Stagnation in wage growth, which we have discussed for a long time, is another reason why positive impact on the economy from falling oil prices will be only for the short-term.  Lower oil prices may also help reduce various companies' opex, but historically, companies are well aware of volatility of oil prices.  For this reason, even if companies take steps to hedge against higher oil prices in the future, we do not expect the savings from lower opex to be offset by higher wages.  So, take your pick: higher earnings the next 1 or 2 quarters due to lower oil prices and lower opex, or higher wages going forward which could have a longer lasting positive impact on the entire economy as it may increase consumption.  We think it is more likely that those great company executives will go with the first option.  

Now let's talk about why oil prices could increase again, although we have no idea when this might happen.  Decline in oil prices was driven mainly by two things, in our opinion: slower growth in demand, especially in the emerging markets and China (whose latest PMI was disappointing) and India; and higher production in US.  One thing that has not changed, and has actually worsened since the last time oil was above $115/barrel (in Apr. '11): geopolitical factors.  With ISIS creating more instability (although it is clearly linked to Saudi Arabia), and the failure, for the time being, of an Iran/P5+1 agreement, we think geopolitical factors could drive oil prices a bit higher, or at least slow down the recent decline that we have seen.  Combined with lower demand, this is not necessarily good news.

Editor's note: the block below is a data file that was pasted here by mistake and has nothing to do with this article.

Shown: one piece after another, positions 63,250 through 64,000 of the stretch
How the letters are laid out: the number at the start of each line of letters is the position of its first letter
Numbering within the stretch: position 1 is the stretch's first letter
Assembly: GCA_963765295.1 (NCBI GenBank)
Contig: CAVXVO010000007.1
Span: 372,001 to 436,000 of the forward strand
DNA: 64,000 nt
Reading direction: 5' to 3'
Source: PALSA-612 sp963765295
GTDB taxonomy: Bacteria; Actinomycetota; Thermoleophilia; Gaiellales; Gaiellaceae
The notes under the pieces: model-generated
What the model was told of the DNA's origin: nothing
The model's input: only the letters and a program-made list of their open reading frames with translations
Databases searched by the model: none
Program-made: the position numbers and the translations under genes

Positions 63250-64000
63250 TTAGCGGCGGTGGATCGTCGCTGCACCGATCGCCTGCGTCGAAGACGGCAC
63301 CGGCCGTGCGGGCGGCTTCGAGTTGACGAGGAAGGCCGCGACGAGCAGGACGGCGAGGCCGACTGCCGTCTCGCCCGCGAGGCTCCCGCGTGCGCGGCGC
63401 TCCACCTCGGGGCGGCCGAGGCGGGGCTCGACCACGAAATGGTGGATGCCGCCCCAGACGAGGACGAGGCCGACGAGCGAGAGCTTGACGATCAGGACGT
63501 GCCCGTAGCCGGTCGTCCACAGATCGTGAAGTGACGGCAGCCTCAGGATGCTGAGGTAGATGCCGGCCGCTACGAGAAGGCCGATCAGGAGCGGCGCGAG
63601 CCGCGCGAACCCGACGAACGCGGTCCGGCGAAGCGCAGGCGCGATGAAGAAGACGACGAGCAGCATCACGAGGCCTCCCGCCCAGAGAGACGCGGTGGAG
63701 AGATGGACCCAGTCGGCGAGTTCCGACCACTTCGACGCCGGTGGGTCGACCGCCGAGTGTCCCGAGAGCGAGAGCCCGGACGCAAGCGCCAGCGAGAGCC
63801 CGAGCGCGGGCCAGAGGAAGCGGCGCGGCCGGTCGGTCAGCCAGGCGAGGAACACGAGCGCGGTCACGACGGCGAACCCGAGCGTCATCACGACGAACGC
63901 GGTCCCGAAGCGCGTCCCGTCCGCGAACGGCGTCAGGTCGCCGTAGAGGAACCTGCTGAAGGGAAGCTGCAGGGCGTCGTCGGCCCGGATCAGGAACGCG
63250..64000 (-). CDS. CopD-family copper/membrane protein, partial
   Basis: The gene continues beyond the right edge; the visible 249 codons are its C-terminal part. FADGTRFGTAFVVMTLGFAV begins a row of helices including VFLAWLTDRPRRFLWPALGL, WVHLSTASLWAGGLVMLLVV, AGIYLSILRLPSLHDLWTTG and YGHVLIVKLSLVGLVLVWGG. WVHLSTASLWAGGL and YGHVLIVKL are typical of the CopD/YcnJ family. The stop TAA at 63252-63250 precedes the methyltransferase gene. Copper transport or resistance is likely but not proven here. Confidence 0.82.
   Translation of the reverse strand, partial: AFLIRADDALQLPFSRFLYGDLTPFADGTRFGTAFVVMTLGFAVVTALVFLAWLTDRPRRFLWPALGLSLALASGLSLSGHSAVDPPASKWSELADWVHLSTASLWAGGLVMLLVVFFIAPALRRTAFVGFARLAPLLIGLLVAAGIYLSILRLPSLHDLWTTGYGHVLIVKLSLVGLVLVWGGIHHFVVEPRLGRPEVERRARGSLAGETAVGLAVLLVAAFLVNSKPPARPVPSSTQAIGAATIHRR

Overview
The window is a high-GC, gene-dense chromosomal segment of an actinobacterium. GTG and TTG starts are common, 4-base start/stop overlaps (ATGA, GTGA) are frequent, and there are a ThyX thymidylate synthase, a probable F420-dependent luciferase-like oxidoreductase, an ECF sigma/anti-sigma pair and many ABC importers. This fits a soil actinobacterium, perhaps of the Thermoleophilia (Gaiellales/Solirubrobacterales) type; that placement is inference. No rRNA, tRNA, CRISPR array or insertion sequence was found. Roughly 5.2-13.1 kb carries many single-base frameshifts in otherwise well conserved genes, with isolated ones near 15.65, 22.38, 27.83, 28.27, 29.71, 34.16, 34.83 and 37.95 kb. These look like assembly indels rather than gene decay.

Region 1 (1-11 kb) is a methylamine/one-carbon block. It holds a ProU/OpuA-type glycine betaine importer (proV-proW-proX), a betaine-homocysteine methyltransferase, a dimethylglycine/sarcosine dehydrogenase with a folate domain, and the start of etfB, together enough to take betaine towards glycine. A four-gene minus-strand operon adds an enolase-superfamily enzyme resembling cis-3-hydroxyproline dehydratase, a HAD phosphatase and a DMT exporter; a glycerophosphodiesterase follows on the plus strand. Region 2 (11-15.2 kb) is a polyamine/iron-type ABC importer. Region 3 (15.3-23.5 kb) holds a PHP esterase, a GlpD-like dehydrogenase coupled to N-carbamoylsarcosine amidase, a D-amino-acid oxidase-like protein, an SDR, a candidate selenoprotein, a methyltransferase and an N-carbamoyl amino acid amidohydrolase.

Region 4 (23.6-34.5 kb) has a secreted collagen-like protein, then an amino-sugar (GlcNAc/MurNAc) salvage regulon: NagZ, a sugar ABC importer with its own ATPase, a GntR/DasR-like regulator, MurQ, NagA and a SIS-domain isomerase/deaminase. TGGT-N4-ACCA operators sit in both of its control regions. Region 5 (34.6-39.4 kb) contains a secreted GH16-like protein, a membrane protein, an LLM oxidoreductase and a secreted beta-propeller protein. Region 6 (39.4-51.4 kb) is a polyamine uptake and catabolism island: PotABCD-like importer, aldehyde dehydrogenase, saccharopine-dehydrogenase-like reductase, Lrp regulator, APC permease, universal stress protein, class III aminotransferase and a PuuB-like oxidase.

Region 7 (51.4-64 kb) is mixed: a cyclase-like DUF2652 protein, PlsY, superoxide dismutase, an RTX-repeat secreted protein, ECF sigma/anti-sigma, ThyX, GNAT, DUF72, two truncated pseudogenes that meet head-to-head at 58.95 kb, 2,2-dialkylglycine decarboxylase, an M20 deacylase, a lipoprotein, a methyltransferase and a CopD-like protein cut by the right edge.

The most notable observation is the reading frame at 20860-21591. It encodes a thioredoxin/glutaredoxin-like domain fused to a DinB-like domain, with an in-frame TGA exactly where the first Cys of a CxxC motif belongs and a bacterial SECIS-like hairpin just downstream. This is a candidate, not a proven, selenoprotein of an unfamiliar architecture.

In addition, such significant declines could lead to further instability as they are likely to bring about significant economic hardships on not only Iran and Iraq, but also Russia.  With more instability in the Middle East, with US oil companies having a difficult time, sooner or later supply may decline or the risk of a decline may increase, pushing prices a bit higher and/or significantly increase price volatility, which is not good news for many reasons.

Of course, all of this is just our opinion.  Let's discuss the political side of this 'oil price dump'.  Such a dump is nothing but good news for US political war hawks, more specifically, the neocons.  And the dump came just at the right time - the deadline for Iran and P5+1 to reach a deal.  What Saudi Arabia did (opposing a reduction in oil supplies) was not only to hit the US oil companies where it hurts, but also to severely damage Iran and Iraq.  We can all thank the Saudi government for backing ISIS (and its bloodthirsty 'skilled beheaders') in Iraq and Syria; and now the US neocons can thank the Saudis for further damaging Iran's economy and pushing higher chances of a military conflict.  As always, that Saudi government has its hands in nearly everything inside Saudi Arabia (yes violating human rights 1000x worse than Iran or any other country in the Middle East ever did) and in nearly everything outside of Saudi Arabia.  

We will post our Nov. '14 NFP guesstimate later this week, in addition to a quick review of how some of our favorite names (AVID, CNK, GCI, and others), along with our non-favorite ones (IACI, BCOR, TWTR, and others), have performed.